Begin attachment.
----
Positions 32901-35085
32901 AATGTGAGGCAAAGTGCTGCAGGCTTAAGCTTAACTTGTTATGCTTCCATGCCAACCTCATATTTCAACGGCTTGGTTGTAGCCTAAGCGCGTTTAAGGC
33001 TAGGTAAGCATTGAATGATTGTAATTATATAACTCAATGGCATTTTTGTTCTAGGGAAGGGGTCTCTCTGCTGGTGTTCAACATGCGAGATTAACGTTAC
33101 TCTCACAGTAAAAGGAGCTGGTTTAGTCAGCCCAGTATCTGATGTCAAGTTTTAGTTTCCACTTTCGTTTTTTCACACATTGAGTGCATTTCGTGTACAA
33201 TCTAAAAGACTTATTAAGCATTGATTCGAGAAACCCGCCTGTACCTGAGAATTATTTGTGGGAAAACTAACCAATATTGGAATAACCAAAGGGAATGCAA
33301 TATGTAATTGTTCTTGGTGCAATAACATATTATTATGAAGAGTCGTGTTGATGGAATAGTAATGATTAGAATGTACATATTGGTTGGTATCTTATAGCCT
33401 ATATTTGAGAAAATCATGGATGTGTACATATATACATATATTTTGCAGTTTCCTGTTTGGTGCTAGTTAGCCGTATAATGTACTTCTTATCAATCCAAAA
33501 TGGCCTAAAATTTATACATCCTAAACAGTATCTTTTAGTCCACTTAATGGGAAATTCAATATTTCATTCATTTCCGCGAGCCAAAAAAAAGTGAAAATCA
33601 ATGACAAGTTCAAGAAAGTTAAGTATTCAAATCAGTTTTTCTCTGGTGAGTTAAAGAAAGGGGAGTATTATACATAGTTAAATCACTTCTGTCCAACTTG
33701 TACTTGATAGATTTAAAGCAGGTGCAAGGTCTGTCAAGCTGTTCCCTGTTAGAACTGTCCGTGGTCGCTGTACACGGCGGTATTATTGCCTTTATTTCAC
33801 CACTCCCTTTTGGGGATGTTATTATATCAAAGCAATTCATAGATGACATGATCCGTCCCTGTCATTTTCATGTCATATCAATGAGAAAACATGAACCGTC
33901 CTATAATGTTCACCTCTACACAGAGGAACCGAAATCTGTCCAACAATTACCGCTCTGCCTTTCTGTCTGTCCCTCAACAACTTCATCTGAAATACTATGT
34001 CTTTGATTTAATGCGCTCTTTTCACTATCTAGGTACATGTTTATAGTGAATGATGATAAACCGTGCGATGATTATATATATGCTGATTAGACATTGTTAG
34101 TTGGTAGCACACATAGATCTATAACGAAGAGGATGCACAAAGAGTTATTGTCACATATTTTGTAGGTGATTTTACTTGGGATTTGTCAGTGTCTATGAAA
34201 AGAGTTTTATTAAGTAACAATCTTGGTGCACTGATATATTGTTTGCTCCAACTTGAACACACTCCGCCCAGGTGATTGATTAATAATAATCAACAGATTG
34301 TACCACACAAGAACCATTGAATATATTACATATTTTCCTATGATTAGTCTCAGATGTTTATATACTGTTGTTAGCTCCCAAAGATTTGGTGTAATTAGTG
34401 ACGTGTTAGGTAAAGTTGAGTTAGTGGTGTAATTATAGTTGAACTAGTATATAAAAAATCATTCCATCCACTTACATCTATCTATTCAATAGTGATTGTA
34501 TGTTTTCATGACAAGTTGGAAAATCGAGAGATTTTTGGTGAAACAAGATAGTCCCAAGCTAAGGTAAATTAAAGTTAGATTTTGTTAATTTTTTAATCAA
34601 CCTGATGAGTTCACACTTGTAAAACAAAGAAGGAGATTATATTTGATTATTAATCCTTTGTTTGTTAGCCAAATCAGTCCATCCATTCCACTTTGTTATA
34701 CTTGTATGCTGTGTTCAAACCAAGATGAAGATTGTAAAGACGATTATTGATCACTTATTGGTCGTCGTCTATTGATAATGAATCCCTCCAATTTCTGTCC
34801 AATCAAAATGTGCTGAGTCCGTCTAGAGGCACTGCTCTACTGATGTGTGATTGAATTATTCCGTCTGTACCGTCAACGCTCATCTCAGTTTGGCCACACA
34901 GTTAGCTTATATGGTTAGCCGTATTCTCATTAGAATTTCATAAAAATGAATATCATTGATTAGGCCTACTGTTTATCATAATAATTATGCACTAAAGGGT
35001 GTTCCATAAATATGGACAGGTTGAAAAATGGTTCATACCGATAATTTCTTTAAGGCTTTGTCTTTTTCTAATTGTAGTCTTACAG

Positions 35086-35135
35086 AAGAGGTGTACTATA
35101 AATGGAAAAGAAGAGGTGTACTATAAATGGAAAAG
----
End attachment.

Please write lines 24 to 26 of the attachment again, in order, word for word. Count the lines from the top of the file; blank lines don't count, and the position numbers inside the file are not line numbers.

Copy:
Positions 35086-35135
35086 AAGAGGTGTACTATA
35101 AATGGAAAAGAAGAGGTGTACTATAAATGGAAAAG